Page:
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Report from the futur[e|ists]

11
teoti
08-28-2002
02:39 PM ET (US)
Teoti.com - And you thought you were going outside today -http://www.teoti.com
10
Mark
04-30-2002
04:53 AM ET (US)
That was unexpectedly funny.

Anyone remember "The Long Boom"? That sucker seemed to evaporate from store shelves after the boom stopped in 2000. I wonder whether the same will happen in a few years when The Singularity fails to materialize?
Growing up, a millenialist cult in my area decided the end was upon us in 1979. About 300 people gathered at Muddy Run state park after selling their homes and possessions,and giving away all the proceeds. They had a nice weekend, right up until Sunday when the rapture was preempted.

In some ways, I still envy the certainty of their beliefs, even though their beliefs demonstrated the problem of living with a closed mind.
9
Alex SteffenPerson was signed in when posted
04-30-2002
03:17 AM ET (US)
"Extraordinarily like James Watt's attitude, when you get right down to it!"

Hear the man, hear the man. Exactly, Mark...
8
Stefan JonesPerson was signed in when posted
04-30-2002
02:50 AM ET (US)
A common extropian trope: "The whole Earth is inevitably going to be disassembled into nanotech processor units a few weeks after we hit the Singularity, so why bother planning about anything else? Anyway, we'll be able to simulate, in virtual reality, any natural environment, so why worry?"

Extraordinarily like James Watt's attitude, when you get right down to it!
7
Mark
04-29-2002
11:09 PM ET (US)
My hot button on many of these "futurian" things is the narrowed context of only human endeavors. As a former biology dude turned computer geek and now natrualist-making-a-living-as-geek, I find that the premise that the next great technology will solve all our problems is getting rather hokey.

I'm simply trying to restore a landscape to a semblance of pre-contact (here it was the 1850's) plant communities. Given that I'm starting with something fairly close to what it was, it ought to be easy, yet simple relationships that build exponentially into complex systems have weak points. Cut down some pines and firs and several thousand microrhizae die, and a fungus gnat that breeds on a couple of those fungi dies, meaning certain species of trilliums no longer get pollinated, meaning that a certain moth no longer has nectar at the right time, meaning that a food source for a certain bird a migratory time is missing a food source, and so it goes.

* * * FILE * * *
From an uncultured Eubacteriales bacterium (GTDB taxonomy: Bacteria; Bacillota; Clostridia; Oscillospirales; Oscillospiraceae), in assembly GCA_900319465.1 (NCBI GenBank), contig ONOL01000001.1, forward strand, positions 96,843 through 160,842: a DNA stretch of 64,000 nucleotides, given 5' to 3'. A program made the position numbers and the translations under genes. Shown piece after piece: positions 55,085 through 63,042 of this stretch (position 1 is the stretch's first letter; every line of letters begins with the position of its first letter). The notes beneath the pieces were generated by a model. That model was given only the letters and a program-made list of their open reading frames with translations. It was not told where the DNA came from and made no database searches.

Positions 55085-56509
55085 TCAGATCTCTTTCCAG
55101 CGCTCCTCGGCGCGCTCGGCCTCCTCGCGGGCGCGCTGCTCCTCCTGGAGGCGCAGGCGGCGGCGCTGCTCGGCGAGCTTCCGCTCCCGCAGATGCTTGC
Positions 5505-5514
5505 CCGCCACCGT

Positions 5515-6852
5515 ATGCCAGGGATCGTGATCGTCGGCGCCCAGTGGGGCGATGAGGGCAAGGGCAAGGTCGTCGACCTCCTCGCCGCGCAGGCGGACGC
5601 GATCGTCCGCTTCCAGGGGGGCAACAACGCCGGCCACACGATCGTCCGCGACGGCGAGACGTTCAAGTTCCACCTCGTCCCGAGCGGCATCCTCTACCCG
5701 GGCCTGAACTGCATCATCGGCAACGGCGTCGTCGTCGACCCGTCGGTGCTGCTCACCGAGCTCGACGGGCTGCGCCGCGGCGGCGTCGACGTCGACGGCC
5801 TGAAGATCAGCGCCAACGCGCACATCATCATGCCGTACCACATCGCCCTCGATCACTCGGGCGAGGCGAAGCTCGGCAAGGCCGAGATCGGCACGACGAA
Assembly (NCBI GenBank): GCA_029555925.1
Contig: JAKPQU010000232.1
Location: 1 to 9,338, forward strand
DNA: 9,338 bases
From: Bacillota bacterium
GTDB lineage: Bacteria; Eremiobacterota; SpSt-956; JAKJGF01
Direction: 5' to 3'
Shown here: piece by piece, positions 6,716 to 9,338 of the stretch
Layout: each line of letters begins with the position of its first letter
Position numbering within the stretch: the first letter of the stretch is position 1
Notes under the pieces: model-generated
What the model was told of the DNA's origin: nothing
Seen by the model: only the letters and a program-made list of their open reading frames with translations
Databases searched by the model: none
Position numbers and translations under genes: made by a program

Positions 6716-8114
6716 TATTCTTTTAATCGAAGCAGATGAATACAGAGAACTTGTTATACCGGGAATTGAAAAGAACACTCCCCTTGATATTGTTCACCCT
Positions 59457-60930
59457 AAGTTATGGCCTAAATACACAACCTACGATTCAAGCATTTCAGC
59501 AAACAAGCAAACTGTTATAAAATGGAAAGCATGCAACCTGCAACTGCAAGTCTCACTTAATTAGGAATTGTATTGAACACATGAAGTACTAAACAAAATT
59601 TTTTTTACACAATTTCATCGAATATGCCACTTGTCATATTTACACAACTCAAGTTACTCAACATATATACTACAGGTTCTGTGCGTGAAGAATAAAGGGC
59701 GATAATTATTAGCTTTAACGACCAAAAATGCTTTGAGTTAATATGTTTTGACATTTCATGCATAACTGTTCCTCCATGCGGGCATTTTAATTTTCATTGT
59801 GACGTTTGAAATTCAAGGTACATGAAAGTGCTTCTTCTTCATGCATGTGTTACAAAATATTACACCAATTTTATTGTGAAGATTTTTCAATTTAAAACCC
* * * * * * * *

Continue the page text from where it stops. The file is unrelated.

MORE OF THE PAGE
What's missing in these future views is an understanding of the environment we're embedded in, and how that system unravels based on our actions, and what that unravelling can mean.

The baseline assumption is "we'll have godlike powers and be able to fix anything." I don't see how a nanotech-biotech future is going to combat foreign species incursions that drastically altered entire ecosystems in a matter of decades (which in turn had microclimate effects which in turn had regional effects). I agree with Stefan that taking care of what we have is of huge importance, as well as the millenialist perspective people seem to take. That's why I stopped reading "the future is coming" books and magazines.
Edited 04-29-2002 11:15 PM
6
Stefan JonesPerson was signed in when posted
04-29-2002
07:40 PM ET (US)
The tough thing is we DO have to think about this stuff . . . but few besides the true believers are thinking about it.

I'm glad to see that Sterling was in attendence. A smart guy who knows enough history to know the smell of fanatacism.
5
Alex SteffenPerson was signed in when posted
04-29-2002
07:13 PM ET (US)
Stefan -- yes, yes, yes! I couldn't agree more.

Oddly, the whole Extropian/Transhuman vibe is very millennialist, and like all such thinking (cf. Born-Again Christians, Heavy Users of Marxist Theory) is actually a profound denial of the future. For, after all, if the singularity (or Christ, or the Dictatorship of the Proletariat) is right around the corner, then planning sensibly, taking care of what we have, taking small wise steps and respecting the needs of future generations (or the present generation's human rights) is sort of besides the point, isn't it?
4
MC
04-29-2002
01:42 PM ET (US)
There's always been a funky similarity between Engineers/california utopianism/puritanism. Really interesting.

I just posted without logging in, btw.
Edited 04-29-2002 01:43 PM
3
Matthias
04-28-2002
07:18 PM ET (US)
UJ.. It's not like there's this huge population of women researchers in this field that are being deliberately excluded. Or are you claiming so?
2
Stefan JonesPerson was signed in when posted
04-28-2002
05:23 PM ET (US)
I went to an afternoon of Big Heads Knocking Into Each Other About AI and Nanotech at Stanford a few years back. Hofstaeder put it together to get folks talking about Bill Joy's fears.

Attendees were greeted at the door by a guy handing out business cards for the Singularitarians. It had a line I love that went something like: "Learn how to profit from the coming inevitable transition!"

I was struck by the similarity of Mental Vibe between the
gonzo Extropians and the more out-there variety of Born Again Christians. I wouldn't want the former planning the future any more than I'd want the latter planning a high-school science curriculum.
1
U.J. Foobar
04-28-2002
02:53 PM ET (US)
As usual at these 'big-thunk' fests:
a dearth of women.

is it 2002 or 1892?

u.j.

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